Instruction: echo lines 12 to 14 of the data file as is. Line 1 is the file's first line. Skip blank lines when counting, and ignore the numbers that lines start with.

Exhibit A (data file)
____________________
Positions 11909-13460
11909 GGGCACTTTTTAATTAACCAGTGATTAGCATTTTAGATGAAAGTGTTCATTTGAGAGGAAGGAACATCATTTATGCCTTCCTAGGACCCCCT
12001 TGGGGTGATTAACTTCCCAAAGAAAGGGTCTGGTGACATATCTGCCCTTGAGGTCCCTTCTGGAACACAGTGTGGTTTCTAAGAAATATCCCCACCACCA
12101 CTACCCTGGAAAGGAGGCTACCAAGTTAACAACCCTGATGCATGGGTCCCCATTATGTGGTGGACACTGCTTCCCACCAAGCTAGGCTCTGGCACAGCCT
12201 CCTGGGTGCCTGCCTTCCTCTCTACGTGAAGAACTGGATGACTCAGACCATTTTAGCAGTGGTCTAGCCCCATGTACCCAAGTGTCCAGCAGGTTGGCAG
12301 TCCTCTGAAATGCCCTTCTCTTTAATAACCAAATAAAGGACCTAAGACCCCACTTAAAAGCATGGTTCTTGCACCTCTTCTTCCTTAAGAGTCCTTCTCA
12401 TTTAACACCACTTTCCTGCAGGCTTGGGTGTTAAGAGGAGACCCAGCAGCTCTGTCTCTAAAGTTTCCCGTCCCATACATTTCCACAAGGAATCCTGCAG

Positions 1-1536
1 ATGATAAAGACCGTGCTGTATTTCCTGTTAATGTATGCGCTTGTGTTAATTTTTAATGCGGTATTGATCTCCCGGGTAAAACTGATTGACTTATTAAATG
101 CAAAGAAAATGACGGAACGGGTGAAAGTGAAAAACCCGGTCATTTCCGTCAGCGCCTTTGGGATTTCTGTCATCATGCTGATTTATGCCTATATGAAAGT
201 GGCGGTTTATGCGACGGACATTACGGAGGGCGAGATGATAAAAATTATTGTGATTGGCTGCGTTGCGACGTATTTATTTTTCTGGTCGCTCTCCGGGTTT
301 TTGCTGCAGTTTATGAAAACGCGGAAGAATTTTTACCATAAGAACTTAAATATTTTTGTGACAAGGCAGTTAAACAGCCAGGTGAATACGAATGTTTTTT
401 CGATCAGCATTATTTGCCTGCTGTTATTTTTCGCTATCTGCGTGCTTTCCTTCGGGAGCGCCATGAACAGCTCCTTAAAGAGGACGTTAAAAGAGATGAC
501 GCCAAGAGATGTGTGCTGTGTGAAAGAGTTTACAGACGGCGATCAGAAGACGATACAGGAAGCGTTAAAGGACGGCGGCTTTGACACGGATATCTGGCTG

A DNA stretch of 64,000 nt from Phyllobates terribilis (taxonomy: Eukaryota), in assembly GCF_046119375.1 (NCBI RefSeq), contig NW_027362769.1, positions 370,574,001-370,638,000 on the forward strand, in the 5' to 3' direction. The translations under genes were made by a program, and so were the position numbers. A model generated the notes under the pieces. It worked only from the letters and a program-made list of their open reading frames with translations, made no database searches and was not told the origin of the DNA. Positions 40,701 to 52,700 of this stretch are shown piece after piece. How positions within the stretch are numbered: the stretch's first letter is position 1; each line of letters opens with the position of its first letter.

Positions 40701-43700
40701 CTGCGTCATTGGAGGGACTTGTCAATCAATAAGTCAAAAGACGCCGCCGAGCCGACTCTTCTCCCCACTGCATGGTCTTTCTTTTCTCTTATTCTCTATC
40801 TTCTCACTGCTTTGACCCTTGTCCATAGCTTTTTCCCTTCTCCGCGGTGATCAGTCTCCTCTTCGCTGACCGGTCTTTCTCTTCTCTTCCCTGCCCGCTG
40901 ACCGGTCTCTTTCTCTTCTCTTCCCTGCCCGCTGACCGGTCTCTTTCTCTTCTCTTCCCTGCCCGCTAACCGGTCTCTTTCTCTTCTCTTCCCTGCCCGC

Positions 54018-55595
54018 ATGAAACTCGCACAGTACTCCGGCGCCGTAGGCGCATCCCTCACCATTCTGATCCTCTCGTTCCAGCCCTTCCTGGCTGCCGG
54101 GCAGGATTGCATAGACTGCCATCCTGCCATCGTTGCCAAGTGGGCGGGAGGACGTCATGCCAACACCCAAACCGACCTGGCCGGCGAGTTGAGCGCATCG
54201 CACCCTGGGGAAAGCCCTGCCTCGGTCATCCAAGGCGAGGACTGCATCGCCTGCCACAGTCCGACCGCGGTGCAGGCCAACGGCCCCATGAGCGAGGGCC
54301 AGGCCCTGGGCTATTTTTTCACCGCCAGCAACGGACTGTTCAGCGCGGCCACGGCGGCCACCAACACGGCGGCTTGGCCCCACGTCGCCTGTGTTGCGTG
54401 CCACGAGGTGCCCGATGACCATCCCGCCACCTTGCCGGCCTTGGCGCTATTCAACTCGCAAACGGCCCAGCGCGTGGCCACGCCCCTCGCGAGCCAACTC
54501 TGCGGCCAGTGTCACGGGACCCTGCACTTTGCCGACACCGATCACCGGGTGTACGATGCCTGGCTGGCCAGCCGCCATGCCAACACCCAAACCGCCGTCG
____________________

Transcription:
301 TTGCTGCAGTTTATGAAAACGCGGAAGAATTTTTACCATAAGAACTTAAATATTTTTGTGACAAGGCAGTTAAACAGCCAGGTGAATACGAATGTTTTTT
401 CGATCAGCATTATTTGCCTGCTGTTATTTTTCGCTATCTGCGTGCTTTCCTTCGGGAGCGCCATGAACAGCTCCTTAAAGAGGACGTTAAAAGAGATGAC
501 GCCAAGAGATGTGTGCTGTGTGAAAGAGTTTACAGACGGCGATCAGAAGACGATACAGGAAGCGTTAAAGGACGGCGGCTTTGACACGGATATCTGGCTG